Making a CBD Salve with St. John’s Wort

A good CBD salve can be an indispensable tool in your pain-management arsenal. Just ask Mr. Redheaded Herbalist — he won’t be without it. It’s excellent for mitigating all kinds of pain, including arthritic hot spots and torn rotator cuffs.

The trouble is, CBD products can be so darn expensive — particularly if you’re a salve snob like yours truly and want an organic, clean, high-quality salve infused with botanicals.

Fortunately, high-quality salves are easy to make, and investing in a jar of CBD concentrate makes it FAR more affordable to keep CBD salve in the budget!

I’ve been sourcing my CBD concentrate from Organica Naturals for several years now and have been very happy with the quality of their product and their service.

I say investment because a 10-gram jar of CBD concentrate runs $275. BUT, if you use CBD salves on a regular basis, it’s worth it. Let’s break down the cost. 10 grams is 10,000 milligrams. That’s 20 (twenty!) 500-mg jars of salve at $13.75 apiece. Obviously, this doesn’t take into account the cost of the other ingredients that go into making the salve, but I doubt they’ll add more than a few dollars to the cost. 

Organica Naturals periodically puts out a coupon code that’s usually good for 20-40% off any of their products, including the concentrates. I’m not sure how long the current coupon will be valid, but at the time of publication, you can use the code HEALTHASSIST at checkout to get 35% off any of their products.

At 35% off, a 10g jar of CBD is now $179. So now you’ve got twenty 500-mg jars of CBD salve for about $9 apiece. I guarantee you will not find a CBD salve anywhere at that price.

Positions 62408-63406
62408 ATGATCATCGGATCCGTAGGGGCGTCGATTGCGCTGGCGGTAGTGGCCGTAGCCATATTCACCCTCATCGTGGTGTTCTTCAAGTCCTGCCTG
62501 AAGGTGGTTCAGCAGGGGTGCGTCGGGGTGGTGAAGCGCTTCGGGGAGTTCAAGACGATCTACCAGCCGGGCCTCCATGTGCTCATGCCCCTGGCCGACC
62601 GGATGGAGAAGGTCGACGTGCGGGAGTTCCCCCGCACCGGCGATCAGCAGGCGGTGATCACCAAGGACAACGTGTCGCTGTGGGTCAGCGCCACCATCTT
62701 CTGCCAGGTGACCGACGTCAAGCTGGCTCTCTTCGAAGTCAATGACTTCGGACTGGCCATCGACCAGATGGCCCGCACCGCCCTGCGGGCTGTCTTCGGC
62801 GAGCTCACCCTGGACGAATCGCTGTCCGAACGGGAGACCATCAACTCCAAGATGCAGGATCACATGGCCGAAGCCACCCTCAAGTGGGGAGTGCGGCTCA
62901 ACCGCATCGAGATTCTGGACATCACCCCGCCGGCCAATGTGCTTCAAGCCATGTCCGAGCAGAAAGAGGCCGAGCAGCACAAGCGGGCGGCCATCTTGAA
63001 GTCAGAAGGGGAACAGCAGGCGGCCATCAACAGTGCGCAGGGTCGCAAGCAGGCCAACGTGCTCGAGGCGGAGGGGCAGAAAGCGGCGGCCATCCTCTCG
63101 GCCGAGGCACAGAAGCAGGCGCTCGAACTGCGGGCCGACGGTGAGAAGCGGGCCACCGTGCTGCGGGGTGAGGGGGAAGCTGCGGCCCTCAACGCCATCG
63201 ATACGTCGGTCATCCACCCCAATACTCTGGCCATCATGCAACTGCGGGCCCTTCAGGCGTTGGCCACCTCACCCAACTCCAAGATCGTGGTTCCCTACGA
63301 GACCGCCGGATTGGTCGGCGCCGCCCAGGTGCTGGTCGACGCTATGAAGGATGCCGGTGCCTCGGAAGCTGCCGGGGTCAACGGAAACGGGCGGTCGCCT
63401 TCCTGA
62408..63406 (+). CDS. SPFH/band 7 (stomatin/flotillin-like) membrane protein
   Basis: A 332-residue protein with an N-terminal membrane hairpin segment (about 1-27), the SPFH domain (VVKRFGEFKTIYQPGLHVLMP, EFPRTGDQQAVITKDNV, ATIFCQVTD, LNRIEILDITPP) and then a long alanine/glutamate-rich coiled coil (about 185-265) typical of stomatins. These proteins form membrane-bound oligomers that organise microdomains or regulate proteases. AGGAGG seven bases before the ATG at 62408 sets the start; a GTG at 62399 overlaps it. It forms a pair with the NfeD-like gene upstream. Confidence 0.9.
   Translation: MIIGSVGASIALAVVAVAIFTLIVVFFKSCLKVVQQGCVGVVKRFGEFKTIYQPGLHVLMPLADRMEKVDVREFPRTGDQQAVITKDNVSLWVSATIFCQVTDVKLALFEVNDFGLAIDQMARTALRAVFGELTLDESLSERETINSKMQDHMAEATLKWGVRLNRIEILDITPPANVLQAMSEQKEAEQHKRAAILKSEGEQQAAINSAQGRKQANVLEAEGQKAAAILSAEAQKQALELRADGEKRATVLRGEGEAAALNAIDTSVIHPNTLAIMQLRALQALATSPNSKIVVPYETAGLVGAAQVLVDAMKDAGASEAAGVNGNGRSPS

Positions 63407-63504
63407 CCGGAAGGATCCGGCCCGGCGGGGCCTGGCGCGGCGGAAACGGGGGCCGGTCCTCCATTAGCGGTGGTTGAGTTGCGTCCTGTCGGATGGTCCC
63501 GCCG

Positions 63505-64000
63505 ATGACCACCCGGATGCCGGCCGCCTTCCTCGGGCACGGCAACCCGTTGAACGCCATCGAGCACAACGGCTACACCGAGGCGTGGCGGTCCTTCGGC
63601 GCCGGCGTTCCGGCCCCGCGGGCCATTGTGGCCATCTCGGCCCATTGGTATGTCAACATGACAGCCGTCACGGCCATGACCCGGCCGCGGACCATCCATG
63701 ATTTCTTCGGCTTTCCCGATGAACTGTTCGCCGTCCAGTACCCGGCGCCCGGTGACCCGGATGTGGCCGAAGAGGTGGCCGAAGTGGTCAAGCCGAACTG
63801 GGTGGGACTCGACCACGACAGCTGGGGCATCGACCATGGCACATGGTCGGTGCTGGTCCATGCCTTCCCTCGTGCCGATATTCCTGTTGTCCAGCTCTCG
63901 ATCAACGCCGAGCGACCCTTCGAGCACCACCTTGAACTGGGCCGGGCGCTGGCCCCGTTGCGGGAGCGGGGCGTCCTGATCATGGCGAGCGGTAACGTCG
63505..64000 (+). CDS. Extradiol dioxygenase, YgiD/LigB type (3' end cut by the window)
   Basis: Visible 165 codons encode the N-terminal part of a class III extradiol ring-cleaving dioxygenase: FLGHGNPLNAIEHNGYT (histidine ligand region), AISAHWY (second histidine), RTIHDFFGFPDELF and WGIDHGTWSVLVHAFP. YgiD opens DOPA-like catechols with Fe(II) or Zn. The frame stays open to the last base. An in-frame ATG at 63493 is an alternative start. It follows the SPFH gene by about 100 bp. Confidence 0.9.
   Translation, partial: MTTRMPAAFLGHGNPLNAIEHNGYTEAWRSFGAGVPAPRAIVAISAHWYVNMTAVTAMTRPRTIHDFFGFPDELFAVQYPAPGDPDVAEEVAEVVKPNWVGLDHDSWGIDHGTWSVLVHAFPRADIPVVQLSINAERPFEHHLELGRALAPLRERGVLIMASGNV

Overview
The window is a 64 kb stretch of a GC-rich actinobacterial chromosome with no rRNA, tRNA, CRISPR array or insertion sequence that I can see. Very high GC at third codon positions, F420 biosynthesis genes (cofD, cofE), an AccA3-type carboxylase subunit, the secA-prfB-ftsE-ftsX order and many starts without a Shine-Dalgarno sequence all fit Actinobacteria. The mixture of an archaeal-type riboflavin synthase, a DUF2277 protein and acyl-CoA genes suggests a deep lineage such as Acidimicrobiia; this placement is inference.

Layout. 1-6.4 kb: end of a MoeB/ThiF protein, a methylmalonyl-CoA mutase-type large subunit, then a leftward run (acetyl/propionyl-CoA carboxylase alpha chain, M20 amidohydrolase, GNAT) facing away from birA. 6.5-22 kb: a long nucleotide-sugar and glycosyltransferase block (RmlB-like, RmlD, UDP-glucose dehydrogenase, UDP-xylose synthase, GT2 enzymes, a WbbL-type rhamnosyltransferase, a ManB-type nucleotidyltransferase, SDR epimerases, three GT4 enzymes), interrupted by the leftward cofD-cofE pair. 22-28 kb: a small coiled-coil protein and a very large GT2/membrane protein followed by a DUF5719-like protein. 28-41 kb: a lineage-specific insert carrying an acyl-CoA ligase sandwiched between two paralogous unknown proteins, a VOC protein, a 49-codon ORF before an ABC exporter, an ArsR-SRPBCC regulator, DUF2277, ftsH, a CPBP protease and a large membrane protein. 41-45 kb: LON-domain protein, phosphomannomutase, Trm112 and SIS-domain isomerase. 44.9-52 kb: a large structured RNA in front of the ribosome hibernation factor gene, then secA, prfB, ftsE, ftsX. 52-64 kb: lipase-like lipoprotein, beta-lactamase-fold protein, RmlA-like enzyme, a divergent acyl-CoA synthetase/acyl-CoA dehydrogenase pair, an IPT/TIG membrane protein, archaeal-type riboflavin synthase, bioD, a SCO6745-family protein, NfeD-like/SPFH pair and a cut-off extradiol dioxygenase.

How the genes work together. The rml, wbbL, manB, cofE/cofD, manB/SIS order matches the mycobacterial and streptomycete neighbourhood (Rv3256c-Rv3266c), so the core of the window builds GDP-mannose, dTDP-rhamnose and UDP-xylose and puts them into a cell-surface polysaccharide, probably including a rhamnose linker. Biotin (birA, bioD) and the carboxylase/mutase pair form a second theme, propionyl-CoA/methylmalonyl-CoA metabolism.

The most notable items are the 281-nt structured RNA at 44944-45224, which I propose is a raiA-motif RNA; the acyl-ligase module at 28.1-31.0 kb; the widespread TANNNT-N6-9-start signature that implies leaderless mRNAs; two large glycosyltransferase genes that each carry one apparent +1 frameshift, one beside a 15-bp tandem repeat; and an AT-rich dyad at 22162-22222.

Plus, now you’ve got a homemade, wildcrafted salve, made from only the BEST ingredients with LOVE by YOU. 

It really doesn’t get better than that, does it? 

The specific product I use is Organica Naturals’ Full Spectrum CBD Concentrate Distillate, which contains a full-spectrum of phytonutrients and cannabinoids, plus CBD, CBG, and CBC, plus natural terpenes. In my experience, it’s the most effective CBD concentrate and best bang for your buck, but there is a caveat, and it’s a pretty big one:

Since full spectrum CBD is legally allowed to contain up to 0.3% THC, know that it *can* show up on a drug test. If this is a possibility for you, do not risk it. My next-door neighbor knows a guy who actually lost his job with the railroad over full-spectrum CBD he was taking (internally) showing up on a random test. 

It’s not worth the risk.

Just don’t.

And while it’s highly unlikely that topical full-spectrum CBD will show up on a drug test, the risk is not zero. Just be careful.

If you need to be 100% certain that nothing shows up on a test, you’ll want a Broad Spectrum CBD Concentrate Distillate instead. Broad spectrum is guaranteed to contain 0.0% THC, while still giving you many of the same phytonutrients, cannabinoids, CBD, CBG, CBC and terpenes of the full spectrum. It’s not *quite* as effective as the full spectrum, but it’s a good product.

I do not recommend the CBD isolate. It does not contain any of the synergistic phytonutrients, etc. and just does not seem to work for pain management. I tried making salves with an isolate once, and both people I tested it on reported that it did nothing to help their pain. 

Whomp whomp.

The good news is, I contacted Organica Naturals and they promptly exchanged the isolate for a jar of the broad spectrum stuff and didn’t even charge me the difference for the slightly more expensive product. (See, I told you they’re a great company — excellent customer service!)

Why St. John’s wort? I’m so glad you asked. Check out last week’s post for the answer.